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Hour 1. Understanding HTML and XML > What Happens When You Surf The Web

What Happens When You Surf The Web

The standard model for the World Wide Web is the client/server model, a term that you have no doubt heard if you have kept an ear open for Web jargon. When you type an address such as http://www.SiteToGoTo.com in the address window of your browser and send it out, you are acting as a client of the computers of the Web. Your request is sent to a computer that serves as a directory assistance server. That computer translates the address into the machine-readable form of addresses used by computers connected to the Web. The request is then routed to the computer that hosts the site. If the host machine is able to do so, it acts as a server and sends the proper HTML file to the client that requested it. That HTML file is then received by the client (in this case, you) and the browser displays the page by following the instructions of the file.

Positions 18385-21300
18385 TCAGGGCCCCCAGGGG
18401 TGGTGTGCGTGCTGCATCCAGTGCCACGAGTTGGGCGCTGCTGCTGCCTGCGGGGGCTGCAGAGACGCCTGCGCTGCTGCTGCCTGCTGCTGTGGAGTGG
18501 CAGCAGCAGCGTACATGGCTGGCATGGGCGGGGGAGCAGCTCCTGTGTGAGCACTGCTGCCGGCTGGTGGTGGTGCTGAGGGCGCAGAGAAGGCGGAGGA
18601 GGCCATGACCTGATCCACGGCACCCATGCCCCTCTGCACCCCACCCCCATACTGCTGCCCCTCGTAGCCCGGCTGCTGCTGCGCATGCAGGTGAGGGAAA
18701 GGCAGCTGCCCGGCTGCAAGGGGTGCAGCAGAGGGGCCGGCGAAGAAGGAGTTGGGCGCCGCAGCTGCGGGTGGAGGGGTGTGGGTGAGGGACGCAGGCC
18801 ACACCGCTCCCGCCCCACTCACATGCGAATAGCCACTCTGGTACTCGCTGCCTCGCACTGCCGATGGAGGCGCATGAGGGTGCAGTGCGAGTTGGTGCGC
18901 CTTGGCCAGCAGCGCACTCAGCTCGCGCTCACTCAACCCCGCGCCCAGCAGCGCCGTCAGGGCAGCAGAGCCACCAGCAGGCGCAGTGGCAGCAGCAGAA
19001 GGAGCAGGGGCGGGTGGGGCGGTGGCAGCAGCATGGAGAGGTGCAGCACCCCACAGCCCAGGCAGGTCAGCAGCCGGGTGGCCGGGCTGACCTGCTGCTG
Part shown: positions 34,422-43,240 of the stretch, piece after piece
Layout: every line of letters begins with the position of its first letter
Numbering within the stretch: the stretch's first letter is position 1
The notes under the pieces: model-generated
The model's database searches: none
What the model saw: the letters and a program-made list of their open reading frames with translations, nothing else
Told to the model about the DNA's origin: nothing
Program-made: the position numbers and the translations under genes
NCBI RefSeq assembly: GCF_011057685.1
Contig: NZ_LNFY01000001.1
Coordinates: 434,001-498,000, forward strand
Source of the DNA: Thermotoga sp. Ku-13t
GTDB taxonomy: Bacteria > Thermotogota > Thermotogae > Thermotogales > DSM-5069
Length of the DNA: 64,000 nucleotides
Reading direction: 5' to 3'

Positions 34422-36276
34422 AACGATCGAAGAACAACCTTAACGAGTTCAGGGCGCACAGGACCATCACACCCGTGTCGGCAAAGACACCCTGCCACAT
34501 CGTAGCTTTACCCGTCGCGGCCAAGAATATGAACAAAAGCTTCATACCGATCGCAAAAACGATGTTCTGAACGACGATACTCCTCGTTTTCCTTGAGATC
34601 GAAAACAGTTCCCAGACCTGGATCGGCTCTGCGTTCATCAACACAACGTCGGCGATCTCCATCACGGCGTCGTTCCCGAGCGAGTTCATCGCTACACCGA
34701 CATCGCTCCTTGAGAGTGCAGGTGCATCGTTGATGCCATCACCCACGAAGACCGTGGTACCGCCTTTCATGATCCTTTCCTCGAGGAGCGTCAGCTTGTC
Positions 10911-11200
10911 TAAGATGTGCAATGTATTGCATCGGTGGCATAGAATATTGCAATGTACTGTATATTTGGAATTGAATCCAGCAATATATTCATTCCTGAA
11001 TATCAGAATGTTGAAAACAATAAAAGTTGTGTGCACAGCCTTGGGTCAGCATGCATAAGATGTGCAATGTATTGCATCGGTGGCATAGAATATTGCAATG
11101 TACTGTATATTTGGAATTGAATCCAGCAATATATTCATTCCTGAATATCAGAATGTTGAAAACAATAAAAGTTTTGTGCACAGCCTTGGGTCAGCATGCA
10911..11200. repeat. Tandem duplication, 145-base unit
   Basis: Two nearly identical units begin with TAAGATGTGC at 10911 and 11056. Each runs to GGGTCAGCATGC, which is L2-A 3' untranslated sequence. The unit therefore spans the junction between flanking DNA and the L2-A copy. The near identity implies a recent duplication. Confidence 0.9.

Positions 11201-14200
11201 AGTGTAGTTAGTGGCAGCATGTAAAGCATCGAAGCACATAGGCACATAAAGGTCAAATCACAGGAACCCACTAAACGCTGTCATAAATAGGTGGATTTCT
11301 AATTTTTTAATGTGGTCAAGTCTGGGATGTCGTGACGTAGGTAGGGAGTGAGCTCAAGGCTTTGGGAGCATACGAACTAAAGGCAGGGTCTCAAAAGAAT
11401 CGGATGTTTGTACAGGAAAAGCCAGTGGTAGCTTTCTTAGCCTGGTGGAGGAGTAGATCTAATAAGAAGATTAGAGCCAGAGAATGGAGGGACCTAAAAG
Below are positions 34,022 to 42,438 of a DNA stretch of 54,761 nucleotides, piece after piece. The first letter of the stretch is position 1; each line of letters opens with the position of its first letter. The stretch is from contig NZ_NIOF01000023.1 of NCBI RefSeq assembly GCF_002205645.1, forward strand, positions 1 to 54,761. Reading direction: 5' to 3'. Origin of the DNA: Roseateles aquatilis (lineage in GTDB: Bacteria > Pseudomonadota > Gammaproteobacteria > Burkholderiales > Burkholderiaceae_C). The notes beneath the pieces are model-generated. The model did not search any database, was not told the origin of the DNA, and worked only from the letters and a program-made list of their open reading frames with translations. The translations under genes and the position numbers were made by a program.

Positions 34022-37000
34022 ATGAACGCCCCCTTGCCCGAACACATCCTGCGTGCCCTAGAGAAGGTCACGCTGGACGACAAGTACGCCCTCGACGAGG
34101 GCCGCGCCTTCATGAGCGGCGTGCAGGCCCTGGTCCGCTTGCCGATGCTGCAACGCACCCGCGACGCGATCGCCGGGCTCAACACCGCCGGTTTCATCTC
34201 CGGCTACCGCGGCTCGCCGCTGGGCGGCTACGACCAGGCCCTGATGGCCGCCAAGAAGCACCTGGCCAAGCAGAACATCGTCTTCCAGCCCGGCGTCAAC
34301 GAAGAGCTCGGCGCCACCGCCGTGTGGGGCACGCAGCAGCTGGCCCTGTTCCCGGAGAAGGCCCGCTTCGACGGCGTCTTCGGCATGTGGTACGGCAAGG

Therefore, strictly speaking, you do not visit sites on the Web, they visit you. This is what makes it easy for the browser to show you the HTML code as explained in the previous tip.


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